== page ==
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Improving Quality of Life for Earth

Improving Quality of Life for Earth

We could tell you that BSH has adopted a new Materials and Substances Strategy, throw technical KPIs at you, and leave you with six pages of strategy to read. Instead, we will outline why this is so important for the future of our company. With this new strategy, we are paving the way for increasingly sustainable use of resources as well as the end of the throwaway mentality.

Why is BSH’s Materials and Substances Strategy such a big deal?

The volume of globally generated electronic waste is still steadily increasing. Only 17.4 percent of this was documented for collection and properly recycled. Even in the European Union, less than 40% of all electronic waste is recycled. 

At BSH, we want to stop this trend. That is why we pledge ourselves to the principles of  Circular Economy. The ultimate goal is to close material cycles so that little to no waste is generated. So why don’t we start already today, if we know about the solution?

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Two major things need to change before we can realize a Circular Economy:

1.    The return of products after their usage must become the rule. This is why we are driving new circular business models such as BlueMovement or WeWash (link to Circular Economy discussion). 

2. Products must be designed in a way so that they can be easily dismantled and recycled. Here the new Materials and Substances Strategy comes into play. 

Joerg Lindemann, who has worked extensively on the strategy, describes in drastic terms:

“The way we make our products needs to change. What was seen as a great success for the last decades is now part of the problem: Raw materials that are hardly or not recyclable and therefore a high environmental burden, components with unknown material composition, inseparable material bindings, and substances of very high concern – we must avoid all of this in the future if we are serious about protecting the environment.”

So what’s new? “With our strategy, we have set ambitious targets for an increased share of recycled materials, the reduction of our material’s CO2 footprint and its recyclability”, explains Joerg Lindemann. “Moreover, we have set new targets to avoid critical substances, since this is also an important requirement for high-quality material recycling. “

The following table sums up the long-term targets of the strategy:

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How do we reach better recyclability of materials in our products?

Already at the design and construction stage, we have to ensure the use of the right, environmentally friendly materials. One aspect is the recyclability of the used materials, where we focus on mechanical or feedstock recycling. Ideally, household appliances should be manufactured again in the future from the recyclates of waste appliances.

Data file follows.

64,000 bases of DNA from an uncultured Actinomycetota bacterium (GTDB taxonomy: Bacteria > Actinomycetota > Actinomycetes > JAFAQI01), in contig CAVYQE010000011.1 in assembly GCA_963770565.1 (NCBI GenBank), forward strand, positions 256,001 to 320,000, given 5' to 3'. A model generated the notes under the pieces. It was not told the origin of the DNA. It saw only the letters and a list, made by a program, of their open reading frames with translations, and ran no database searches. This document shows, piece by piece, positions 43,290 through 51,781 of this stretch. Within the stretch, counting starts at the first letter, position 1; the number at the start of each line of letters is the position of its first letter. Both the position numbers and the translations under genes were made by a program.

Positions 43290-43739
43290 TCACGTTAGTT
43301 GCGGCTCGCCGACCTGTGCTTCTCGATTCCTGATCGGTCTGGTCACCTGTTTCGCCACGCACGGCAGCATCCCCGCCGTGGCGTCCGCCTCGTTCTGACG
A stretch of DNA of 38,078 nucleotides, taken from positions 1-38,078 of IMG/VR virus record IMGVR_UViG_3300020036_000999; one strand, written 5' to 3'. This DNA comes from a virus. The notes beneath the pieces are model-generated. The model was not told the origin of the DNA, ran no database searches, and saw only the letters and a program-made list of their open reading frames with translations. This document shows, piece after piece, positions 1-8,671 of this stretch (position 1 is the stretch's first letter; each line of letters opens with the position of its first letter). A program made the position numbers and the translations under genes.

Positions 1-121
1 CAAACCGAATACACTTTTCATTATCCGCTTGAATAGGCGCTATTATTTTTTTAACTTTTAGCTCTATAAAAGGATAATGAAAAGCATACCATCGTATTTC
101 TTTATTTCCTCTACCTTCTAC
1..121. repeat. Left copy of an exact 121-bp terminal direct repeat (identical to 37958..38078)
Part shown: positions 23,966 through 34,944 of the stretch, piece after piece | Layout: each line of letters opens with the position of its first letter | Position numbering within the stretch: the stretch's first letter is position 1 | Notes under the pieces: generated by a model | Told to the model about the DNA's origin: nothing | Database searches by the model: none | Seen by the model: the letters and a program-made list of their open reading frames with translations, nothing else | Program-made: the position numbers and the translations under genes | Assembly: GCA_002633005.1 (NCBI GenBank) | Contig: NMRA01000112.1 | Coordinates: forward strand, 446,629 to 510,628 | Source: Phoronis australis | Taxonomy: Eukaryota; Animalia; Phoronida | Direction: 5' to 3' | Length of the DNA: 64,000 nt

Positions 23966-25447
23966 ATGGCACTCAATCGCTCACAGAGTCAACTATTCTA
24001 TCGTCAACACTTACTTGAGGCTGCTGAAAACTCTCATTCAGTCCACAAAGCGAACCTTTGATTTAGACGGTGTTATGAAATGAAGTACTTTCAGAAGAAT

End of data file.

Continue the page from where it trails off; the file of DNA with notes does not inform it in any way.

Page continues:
Another aspect concerns the avoidance of critical substances, which could disturb the recycling process or limit the use of the recycled material. In addition, we also need to look at joining techniques: Permanent fixing by gluing or welding should be avoided for components that have to be separated before automated recycling processes start. Instead, click/snap-solutions would enable easy removal. Specifically, we must avoid inseparable bonds of different materials, as well as multilayer plastics (“2K”) if they cannot be separated mechanically.

 

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Using durable materials is an essential part of BSH's sustainability efforts. In the photo above, a Siemens dishwasher is carefully assembled at our factory in Dillingen, Germany

 

Why do we need the new strategy?

On the one hand, we want to be prepared for expected future legal requirements, for example for new ecodesign directives or chemicals regulations. On the other hand, we want to meet the growing expectations from our consumers. This way, we can secure our market position while implementing our corporate strategic objectives. These also include “Be a role model in sustainability”.

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If you want to learn more about our circular economy efforts, check out our Q&A panel below:

 

 
 
Sources:
https://www.statista.com/statistics/499891/projection-ewaste-generation-worldwide/
https://www.europarl.europa.eu/news/en/headlines/society/20201208STO93325/e-waste-in-the-eu-facts-and-figures-infographic

 



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BSH all over the world.

BSH Hausgeräte GmbH, with a total turnover of some EUR 13.9 billion and 60,000 employees in 2020, is a global leader in the home appliance industry. The company’s brand portfolio includes eleven well-known appliance brands like Bosch, Siemens, Gaggenau and Neff as well as the ecosystem brand Home Connect and service brands like Kitchen Stories. BSH produces at 38 factories and is represented in some 50 countries. BSH is a Bosch Group company.